Set in residential Melbourne, the jaw dropping curvaceous Canopy House embraces organic and architectural form in equal measure. Canopy House, designed by Leeton Pointon Architects + Interiors embraces both organic fluidity and architectural symmetry. Set amongst large elm trees in inner Melbourne, the contemporary home adds a dynamic layer to the existing residential neighbourhood.
Leeton Pointon has embraced a delicate balance between volume and fluidity – a sculptural solid wall conceals the house, behind which a curved volume appears to almost float in air above the entrance. This is a home which explores balance in form and function.
Occupied by a busy family – the house functions on a practical level, divided into different zones to nurture the needs of the family, with careful placement of circulation spaces widening into more communal living areas.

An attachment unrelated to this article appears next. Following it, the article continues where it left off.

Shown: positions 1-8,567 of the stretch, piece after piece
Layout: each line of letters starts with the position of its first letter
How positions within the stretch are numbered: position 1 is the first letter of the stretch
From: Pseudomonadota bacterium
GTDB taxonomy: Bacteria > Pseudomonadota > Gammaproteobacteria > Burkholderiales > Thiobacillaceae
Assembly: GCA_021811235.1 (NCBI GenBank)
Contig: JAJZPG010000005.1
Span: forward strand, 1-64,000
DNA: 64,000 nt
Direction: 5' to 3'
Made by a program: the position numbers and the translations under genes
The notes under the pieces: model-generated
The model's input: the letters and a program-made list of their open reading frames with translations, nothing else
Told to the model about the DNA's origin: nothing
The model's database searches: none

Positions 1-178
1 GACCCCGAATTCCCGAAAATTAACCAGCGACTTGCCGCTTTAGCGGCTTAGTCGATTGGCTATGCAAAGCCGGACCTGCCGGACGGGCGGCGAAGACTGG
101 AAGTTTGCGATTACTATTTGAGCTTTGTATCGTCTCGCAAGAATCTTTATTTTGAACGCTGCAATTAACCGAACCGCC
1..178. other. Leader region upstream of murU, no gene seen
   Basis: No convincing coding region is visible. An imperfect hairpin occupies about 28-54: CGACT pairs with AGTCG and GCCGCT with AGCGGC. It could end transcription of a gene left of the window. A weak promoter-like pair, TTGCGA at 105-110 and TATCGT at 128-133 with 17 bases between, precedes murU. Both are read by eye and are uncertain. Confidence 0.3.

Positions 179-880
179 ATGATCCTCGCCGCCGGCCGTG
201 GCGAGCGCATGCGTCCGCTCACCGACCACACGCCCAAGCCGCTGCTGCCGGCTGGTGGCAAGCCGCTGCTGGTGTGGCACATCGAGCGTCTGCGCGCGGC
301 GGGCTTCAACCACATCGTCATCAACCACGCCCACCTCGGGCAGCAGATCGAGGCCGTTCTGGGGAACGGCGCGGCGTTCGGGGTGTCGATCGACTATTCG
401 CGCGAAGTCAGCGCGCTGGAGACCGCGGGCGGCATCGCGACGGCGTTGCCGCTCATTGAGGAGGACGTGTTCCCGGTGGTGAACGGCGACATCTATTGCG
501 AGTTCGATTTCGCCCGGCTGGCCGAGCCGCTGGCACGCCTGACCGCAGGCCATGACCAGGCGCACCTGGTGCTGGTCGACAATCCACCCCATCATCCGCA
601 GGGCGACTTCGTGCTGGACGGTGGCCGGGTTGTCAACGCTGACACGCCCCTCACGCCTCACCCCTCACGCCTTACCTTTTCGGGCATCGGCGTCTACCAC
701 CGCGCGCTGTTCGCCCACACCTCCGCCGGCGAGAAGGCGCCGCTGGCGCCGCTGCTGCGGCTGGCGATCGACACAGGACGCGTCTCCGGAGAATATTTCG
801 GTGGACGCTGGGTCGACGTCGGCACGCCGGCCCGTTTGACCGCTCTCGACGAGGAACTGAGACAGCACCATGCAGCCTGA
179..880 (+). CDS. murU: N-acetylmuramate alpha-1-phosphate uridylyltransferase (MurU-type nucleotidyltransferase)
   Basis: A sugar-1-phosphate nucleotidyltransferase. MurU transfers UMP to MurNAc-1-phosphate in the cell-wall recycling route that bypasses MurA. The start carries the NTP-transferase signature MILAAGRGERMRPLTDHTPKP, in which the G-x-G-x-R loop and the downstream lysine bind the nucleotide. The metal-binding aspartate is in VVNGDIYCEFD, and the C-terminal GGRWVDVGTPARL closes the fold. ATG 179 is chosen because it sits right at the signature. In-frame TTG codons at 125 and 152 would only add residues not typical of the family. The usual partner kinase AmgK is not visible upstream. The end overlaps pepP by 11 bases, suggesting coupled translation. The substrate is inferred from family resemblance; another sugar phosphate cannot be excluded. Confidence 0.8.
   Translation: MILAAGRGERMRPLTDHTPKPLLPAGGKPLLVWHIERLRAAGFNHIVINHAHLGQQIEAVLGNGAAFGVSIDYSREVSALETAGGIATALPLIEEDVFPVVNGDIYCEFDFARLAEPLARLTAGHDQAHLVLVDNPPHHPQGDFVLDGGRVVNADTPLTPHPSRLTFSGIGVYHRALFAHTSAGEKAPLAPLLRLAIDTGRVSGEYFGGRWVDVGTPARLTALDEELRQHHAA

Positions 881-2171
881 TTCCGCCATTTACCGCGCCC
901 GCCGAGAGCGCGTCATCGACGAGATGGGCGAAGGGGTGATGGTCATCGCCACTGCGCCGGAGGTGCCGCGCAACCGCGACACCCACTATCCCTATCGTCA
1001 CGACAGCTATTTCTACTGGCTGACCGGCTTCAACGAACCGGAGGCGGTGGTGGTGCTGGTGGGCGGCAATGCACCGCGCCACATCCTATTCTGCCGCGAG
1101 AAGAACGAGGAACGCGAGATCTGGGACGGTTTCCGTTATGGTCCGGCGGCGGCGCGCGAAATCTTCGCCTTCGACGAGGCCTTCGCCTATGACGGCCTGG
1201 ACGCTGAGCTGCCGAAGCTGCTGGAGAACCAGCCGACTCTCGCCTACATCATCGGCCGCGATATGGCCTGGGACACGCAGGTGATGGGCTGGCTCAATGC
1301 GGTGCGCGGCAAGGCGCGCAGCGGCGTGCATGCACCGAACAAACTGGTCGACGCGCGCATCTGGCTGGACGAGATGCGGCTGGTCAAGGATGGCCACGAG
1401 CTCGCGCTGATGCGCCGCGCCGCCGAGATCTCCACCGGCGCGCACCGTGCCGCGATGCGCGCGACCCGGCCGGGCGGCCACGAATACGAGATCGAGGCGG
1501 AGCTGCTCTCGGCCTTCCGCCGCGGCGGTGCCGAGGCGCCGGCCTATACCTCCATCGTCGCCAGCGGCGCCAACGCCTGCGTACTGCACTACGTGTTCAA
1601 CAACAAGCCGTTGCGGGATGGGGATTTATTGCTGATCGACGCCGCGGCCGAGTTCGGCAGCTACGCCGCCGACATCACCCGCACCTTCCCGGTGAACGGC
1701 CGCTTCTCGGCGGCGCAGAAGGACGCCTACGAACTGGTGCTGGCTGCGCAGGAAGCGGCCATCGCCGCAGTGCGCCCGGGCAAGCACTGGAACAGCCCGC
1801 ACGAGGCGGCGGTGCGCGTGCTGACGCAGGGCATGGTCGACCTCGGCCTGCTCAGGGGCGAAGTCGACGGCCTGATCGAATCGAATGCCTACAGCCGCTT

Working with the natural light and its movements throughout the interior was a key element in the design process – features which encourage and control the sunlight include roughly rendered walls on the first floor to provide sun protection to the lower level, large sliding bamboo screens to allow for light control and deep west-facing windows offering further protection from the sunlight and also privacy from the neighbours.